Think that all award points are the same? OK, sure, we know that the currency which is points can vary from program to program, but what about within a program? Yes, there are even differences there, despite the fact that the points appear identical to the end-user. The airlines are doing everything they can to shift the balance of the two types of points; it should not be surprising that they’re doing so in their own favor.
So, just what are the two types of points? In a recent presentation one program executive described them as “Program Miles (PMs)” and “Commercial Miles (CMs)” in his slides. Program Miles are those accrued through air travel and Commercial Miles are everything else (e.g. banks, etc.). The image quality here is pretty awful; sorry about that. But the point being made is very clear: Airlines should do everything they can to decrease the PMs and increase the CMs in circulation. In the case of this presentation the advice offered (both on the screen and aloud) was to
Reduce PMs to most rational level based on competitive dynamics & ROI.
If that’s not a clarion call to the programs I don’t know what is. And given the recent trends – most recently with Delta and United Airlines choosing to go revenue-based for PMs in the coming year – it seems that everyone is listening.
CMs are a revenue source for the programs; the partners are buying the points at a rate which is generally very beneficial to the airlines. PMs are a cost center, taking away from the internal accounting balances as the airlines pay themselves internally for the points being issued. The overall liability to the airline can shift dramatically as the ratio of PMs:CMs is tweaked through marketing actions. The chart above shows an example of that valuation shift. It is no wonder that the program operators want to look a lot more like column B.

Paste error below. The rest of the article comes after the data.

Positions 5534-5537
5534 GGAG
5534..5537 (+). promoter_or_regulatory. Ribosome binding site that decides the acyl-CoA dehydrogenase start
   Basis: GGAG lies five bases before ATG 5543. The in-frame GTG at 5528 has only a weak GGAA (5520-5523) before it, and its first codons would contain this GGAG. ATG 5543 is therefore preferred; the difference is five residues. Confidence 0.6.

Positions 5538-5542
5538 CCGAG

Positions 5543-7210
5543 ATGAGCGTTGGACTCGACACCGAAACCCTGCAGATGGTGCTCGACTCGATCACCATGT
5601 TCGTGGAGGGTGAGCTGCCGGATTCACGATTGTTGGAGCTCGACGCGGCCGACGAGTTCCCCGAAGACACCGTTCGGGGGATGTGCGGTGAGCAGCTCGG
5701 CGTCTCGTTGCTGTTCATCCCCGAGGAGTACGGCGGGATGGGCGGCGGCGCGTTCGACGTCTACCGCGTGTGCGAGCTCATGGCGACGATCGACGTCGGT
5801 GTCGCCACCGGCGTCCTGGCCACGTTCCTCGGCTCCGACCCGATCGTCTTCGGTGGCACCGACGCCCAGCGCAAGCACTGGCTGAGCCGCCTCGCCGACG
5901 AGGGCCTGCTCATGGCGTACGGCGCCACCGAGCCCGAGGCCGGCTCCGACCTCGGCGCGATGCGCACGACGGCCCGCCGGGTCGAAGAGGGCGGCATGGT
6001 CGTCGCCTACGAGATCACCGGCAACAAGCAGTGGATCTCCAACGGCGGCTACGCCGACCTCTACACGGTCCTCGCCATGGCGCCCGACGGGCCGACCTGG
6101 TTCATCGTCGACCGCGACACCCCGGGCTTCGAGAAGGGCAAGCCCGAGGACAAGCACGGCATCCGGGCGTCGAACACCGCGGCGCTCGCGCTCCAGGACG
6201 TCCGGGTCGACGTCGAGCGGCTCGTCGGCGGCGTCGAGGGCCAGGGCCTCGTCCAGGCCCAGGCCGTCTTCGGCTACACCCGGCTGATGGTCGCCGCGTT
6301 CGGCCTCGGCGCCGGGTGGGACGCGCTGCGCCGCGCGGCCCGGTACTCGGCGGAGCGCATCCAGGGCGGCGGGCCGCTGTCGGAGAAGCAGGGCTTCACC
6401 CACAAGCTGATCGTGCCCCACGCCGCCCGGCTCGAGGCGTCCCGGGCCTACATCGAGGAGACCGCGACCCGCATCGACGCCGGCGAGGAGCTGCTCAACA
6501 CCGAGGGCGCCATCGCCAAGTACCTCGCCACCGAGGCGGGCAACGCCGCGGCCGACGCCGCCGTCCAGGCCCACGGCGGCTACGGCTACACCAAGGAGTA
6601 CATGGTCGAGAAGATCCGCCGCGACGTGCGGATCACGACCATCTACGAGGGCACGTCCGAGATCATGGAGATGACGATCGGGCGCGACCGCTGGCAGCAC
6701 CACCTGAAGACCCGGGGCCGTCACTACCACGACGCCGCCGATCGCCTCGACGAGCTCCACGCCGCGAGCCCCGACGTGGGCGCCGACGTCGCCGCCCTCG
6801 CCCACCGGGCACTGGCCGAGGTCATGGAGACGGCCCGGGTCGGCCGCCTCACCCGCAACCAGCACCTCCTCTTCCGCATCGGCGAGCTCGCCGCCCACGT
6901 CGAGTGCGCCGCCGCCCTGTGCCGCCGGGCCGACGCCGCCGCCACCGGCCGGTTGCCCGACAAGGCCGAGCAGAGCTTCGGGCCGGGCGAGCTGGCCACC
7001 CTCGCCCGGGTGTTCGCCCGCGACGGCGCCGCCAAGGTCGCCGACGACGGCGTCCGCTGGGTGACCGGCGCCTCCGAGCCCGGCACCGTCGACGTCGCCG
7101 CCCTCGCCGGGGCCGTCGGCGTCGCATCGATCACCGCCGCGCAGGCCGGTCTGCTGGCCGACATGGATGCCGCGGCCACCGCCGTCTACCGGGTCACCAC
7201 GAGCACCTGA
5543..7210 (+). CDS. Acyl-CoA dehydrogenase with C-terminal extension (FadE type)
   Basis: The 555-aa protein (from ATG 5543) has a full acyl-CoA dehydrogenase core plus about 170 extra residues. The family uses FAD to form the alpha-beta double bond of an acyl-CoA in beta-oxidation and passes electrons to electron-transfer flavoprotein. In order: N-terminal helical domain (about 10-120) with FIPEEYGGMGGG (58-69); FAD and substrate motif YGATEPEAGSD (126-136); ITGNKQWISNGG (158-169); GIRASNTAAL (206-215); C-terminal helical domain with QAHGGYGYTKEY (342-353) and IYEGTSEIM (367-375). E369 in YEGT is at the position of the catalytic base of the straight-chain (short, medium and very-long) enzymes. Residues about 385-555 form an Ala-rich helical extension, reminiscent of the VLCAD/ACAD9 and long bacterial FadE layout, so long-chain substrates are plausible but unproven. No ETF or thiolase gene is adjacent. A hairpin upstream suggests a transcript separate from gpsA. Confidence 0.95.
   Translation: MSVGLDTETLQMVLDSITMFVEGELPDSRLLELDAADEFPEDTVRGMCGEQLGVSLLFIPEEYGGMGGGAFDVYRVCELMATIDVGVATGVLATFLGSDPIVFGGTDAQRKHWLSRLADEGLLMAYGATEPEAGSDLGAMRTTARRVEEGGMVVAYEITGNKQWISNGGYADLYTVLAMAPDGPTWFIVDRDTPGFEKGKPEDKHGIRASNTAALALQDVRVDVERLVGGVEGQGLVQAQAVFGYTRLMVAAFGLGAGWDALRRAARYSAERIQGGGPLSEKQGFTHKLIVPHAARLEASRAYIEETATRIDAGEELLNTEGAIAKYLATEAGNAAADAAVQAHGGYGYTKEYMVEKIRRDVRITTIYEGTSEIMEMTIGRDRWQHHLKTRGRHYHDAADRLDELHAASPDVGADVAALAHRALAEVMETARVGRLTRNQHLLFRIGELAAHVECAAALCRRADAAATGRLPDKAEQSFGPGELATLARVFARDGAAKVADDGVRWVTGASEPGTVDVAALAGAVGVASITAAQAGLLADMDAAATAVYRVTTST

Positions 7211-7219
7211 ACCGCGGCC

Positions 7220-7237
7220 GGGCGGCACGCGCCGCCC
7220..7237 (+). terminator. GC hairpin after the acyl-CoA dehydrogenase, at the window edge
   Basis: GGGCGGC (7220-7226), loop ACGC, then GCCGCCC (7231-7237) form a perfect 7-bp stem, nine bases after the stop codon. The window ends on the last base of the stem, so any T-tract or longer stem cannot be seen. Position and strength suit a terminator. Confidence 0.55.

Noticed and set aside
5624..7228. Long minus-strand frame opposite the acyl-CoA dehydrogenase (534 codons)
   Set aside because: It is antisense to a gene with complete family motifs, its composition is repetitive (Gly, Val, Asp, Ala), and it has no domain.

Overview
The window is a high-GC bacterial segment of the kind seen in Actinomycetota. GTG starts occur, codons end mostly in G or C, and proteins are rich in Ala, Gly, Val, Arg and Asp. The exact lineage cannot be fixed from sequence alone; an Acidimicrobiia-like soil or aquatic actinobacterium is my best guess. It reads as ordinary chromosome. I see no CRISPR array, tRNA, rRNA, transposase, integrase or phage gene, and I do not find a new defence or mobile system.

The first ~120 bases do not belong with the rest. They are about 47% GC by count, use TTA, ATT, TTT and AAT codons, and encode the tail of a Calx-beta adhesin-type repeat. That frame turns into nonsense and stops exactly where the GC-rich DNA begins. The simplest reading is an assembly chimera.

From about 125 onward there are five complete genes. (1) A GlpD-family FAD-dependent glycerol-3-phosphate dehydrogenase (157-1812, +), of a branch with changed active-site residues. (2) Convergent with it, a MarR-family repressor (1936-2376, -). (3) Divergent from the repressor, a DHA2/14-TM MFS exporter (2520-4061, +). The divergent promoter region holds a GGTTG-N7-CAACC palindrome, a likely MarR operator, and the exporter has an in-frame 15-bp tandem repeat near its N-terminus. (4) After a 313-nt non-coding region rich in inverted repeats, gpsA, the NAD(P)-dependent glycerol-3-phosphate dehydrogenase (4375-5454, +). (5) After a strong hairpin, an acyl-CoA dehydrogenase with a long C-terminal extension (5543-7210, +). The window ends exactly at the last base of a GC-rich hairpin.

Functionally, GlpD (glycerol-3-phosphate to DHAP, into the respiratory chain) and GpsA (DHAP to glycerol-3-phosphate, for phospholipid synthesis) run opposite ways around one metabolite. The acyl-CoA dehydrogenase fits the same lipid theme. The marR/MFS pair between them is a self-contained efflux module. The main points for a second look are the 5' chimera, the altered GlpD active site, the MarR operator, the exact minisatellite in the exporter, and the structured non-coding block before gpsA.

The argument is also made that increasing the distribution of CMs increases the value of the program as it means reinvestment based on higher revenues within the program. When they have more money they can spend more on treating the customers better. Of course, there are plenty of customers who believe that they are the most important part of the program’s existence and that’s often based on their flying behavior, not their partner activity. In some cases they might be correct, but the programs have a very different view of the situation as shown from presentations like this one.
Are the mid-fare customers being pushed out of the loyalty market as some have claimed? Maybe they are on a straight earning for flying basis. But the plethora of partner earning options remain. And there are more cash-back options than ever. You can only lose in the game if you’re not paying attention and fail to adapt. Better to understand what is going on and why than simply be pandered to and told that you’re the most important customer and that the programs are screwing you. Especially when you’re not.
Some are choosing to see the recent changes to program earning rates as a negative. I’m looking at it as an opportunity for reevaluation and potential personal benefit. Even if that doesn’t come in the form of heavily discounted first class tickets all the time.
- So, about United’s new spend-based earning rates…
- Delta ties elite status to spend
- Why spend is a good qualifier for airline status
- United Airlines adds spend to elite qualification requirements
- Are we looking at a shift towards revenue-based loyalty programs?
- Why the Delta SkyMiles changes don’t really matter
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